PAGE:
Kona – In Memory


Kona is a male, marbled Savannah cat (a hybrid of an African serval and a domestic cat) who arrived at the sanctuary in 2012. When we were contacted about taking him in, we were told he was a marbled Bengal cat.  But, when he arrived, we knew right away he wasn’t. And he weighed over 18 lbs!

His owner surrendered him to a humane society because he was picking on other house pets.  Luckily, a veterinarian referred Kona to Southwest Wildlife who took him in until they could find him a forever home.

Life at the Sanctuary

Kona is very socialized to people.  Coming from Arizona, we’d thought it would take him a bit to get used to our winter weather. But, he’s really enjoying it.

He loves the attention he gets from caretakers. Kona’s the first to greet keepers in the morning in his bungalow, often wrapping himself around their legs seeing if he can’t trip them up.

Though we tried merging Kona with other hybrids, he prefers people rather than his roommates. That’s why we built a “private suite” habitat and indoor, temperature-controlled bungalow for him. He’s able to enjoy the company of other hybrids in Hybrid Haven since he has shared walls with other habitats.

How You Can Help

Caring for a wild cat for life – even a small hybrid like Kona – can be quite expensive. Hybrids usually come to us with special needs, genetic and/or medical issues due to their breeding.

Our sponsorship program helps support the cats’ care costs and allows you to form a special bond with them. Would you consider becoming Kona’s sponsor parent?

Or even a one time donation toward his care would be so appreciated. It’s easy to do using the buttons at the top of this page.

Thank you for caring about the little wild ones, too!


In Memory

A tearful farewell to one of our little ones always tugs at our hearts. This week, we’ve had to say goodbye to Kona.

Kona, a 14-year-old F2 Savannah cat, was surrendered to a vet clinic. He moved to another sanctuary due to his biting issues before joining our hybrid program.

Kona was a very calm boy who loved attention, but only on his terms.  He could easily be over-stimulated, causing him to lash out.  This was confusing for him – he wanted to be pet, but only two times.  The third pet was too much.  The next day, he’d want affection all day, but then would lash out if you tried to leave.

He was the same with other cats as he was with humans. For several years, Kona was cared for only by caretakers to ensure his safety as well as that of others. But as we got to know Kona, we were able to modify our actions and energy and observe him closely to decrease his negative reactions. Safely, interns and staff could interact with him and give him just the amount of love and affection he wanted at any given time, before he needed his space.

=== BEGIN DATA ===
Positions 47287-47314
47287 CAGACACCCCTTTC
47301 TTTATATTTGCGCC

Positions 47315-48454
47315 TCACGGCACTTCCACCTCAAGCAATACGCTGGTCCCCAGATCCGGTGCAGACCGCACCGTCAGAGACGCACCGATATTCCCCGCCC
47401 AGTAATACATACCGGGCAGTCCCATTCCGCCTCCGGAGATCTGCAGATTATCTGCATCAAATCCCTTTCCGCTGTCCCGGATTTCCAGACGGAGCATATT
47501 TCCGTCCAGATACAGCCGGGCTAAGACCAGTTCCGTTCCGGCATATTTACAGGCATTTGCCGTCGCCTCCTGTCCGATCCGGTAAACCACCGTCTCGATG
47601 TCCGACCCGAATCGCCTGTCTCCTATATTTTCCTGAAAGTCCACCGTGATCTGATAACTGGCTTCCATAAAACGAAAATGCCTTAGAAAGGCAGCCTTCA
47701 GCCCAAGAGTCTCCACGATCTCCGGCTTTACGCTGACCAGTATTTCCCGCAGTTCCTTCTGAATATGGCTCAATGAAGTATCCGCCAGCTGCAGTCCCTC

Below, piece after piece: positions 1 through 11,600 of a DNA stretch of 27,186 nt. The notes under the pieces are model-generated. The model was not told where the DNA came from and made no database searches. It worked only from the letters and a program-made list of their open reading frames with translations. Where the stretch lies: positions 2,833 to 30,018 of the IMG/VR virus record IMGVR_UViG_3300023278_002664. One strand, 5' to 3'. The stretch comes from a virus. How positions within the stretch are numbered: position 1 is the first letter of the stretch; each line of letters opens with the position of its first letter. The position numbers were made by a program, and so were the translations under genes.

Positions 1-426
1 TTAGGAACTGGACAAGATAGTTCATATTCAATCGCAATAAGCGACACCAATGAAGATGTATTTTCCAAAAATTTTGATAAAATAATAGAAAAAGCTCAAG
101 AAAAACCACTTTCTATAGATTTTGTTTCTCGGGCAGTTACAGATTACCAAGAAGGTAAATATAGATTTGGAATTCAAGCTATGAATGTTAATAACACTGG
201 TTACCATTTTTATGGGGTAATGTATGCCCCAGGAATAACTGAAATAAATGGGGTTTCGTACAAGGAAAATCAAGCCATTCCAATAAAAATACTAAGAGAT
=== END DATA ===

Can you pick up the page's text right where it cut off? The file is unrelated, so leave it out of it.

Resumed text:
He had the most adorable face ever. He’d come up to greet you, do his signature stretch from having old pelvic fractures, communicate with his cranky but sweet voice, and come in for a rub along your legs. Then, he’d determine how much you got to love on him that day before retreating to his own space.

He became very clear at communicating his boundaries, and we always respected them.  So on the days he wanted a lot of affection, it was extra special and we relished those moments.

He loved comfy beds and had a few favorites. He also thoroughly enjoyed make a huge mess out of his litter box.  He always liked as much litter on the floor as in the litter box 😊

Once a mass was discovered in his chest area, we knew our time was limited. Over the years, he had also struggled with asthma. On hot and humid days, he got to lounge around in the air conditioning in our onsite hospital.  He knew this was special and it became a favorite vacation spot for him.

The last few weeks, this is where he’s lived. True to form, he had comfy beds in his kennel, on the surgery table, on the floor.  He had his litter kicked out every where and couldn’t be happier.

As his breathing became more compromised, we knew we had to make the decision to say good-bye.  We all agreed the decision needed to be made before he ever had an uncomfortable day or breathing became too difficult.

He was surrounded by all of those who loved him. And as we said good-bye, we got to shower him with love, kisses and hugs with no time restraints. It was the last gift he gave us and we are forever grateful.